Another rebel leader, Gen Thomas Cirillo, the leader of the National Salvation Front, has also maintained that his movement will not implement the ceasefire agreement in isolation because there are eight protocols in the deal and that they cannot implemented selectively.
“Since we are not part of any protocols, we are not going to be part of security arrangements. We want an agreement that address all key issues of the conflict. We called upon the international community not to support the signed agreement because it doesn’t realise sustainable peace,” said Gen Cirillo, whose group stayed out of the agreement.
Despite some setbacks, other stakeholders are expressing optimism that the South Sudanese have no choice but to implement the agreement.
— Additional reporting by Joseph Oduha
Public officers above 58 years and with pre-existing conditions told to work from home: The Standard
Head of Public Service Joseph Kinyua. [File, Standard]
In a document from Head of Public Service, Joseph Kinyua new measure have been outlined to curb the bulging spread of covid-19. Public officers with underlying health conditions and those who are over 58 years -a group that experts have classified as most vulnerable to the virus will be required to execute their duties from home.
However, the new rule excluded personnel in the security sector and other critical and essential services.
“All State and public officers with pre-existing medical conditions and/or aged 58 years and above serving in CSG5 (job group ‘S’) and below or their equivalents should forthwith work from home,” read the document,” read the document.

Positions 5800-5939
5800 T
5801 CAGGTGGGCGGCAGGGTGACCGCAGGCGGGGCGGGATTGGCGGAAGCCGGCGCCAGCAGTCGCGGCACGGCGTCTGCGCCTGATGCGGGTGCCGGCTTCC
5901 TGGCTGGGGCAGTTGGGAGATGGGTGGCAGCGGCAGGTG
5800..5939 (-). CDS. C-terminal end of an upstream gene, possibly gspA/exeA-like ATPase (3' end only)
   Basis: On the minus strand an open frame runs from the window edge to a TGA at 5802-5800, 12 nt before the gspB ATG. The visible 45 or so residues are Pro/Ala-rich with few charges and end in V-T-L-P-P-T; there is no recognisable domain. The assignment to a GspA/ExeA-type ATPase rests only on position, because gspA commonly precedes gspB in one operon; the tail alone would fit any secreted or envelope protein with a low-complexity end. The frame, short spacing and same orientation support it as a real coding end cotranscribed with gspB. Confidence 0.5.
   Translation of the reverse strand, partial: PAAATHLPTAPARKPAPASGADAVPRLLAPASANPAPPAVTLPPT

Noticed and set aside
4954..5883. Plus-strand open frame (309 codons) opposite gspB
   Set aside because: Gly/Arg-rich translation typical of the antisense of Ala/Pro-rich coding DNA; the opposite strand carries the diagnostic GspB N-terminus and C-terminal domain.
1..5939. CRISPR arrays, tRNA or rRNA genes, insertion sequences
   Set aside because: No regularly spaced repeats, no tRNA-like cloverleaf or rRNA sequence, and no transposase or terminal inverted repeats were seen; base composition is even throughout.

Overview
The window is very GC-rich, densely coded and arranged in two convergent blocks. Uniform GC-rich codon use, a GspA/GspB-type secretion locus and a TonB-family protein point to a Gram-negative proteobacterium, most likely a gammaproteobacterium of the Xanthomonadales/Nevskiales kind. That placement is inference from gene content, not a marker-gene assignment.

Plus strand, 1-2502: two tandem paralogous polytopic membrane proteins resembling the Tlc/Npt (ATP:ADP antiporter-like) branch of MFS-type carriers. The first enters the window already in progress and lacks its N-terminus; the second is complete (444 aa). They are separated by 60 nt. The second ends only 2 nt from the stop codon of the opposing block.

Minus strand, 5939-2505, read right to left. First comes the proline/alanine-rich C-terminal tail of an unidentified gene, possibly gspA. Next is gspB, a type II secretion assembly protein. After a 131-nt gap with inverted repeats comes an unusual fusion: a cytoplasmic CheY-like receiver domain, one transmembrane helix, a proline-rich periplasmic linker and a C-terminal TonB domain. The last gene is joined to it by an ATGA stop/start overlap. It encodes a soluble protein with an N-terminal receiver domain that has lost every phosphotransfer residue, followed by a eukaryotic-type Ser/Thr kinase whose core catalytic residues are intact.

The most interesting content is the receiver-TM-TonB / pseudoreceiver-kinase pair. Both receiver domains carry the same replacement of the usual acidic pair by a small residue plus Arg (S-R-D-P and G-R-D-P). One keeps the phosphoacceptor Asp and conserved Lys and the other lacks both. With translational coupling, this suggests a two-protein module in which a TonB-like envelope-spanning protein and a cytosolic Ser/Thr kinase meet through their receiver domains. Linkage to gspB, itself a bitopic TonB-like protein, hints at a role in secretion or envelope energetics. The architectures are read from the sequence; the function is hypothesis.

To ensure that those working from home deliver, the Public Service directs that there be clear assignments and targets tasked for the period designated and a clear reporting line to monitor and review work done.
SEE ALSO: Thinking inside the cardboard box for post-lockdown work stations
Others measures outlined in the document include the provision of personal protective equipment to staff, provision of sanitizers and access to washing facilities fitted with soap and water, temperature checks for all staff and clients entering public offices regular fumigation of office premises and vehicles and minimizing of visitors except by prior appointments.
Officers who contract the virus and come back to work after quarantine or isolation period will be required to follow specific directives such as obtaining clearance from the isolation facility certified by the designated persons indicating that the public officer is free and safe from Covid-19. The officer will also be required to stay away from duty station for a period of seven days after the date of medical certification.
“The period a public officer spends in quarantine or isolation due to Covid-19, shall be treated as sick leave and shall be subject to the Provisions of the Human Resource Policy and procedures Manual for the Public Service(May,2016),” read the document.
The service has also made discrimination and stigmatization an offence and has guaranteed those affected with the virus to receive adequate access to mental health and psychosocial supported offered by the government.
The new directives targeting the Public Services come at a time when Kenyans have increasingly shown lack of strict observance of the issued guidelines even as the number of positive Covid-19 cases skyrocket to 13,771 and leaving 238 dead as of today.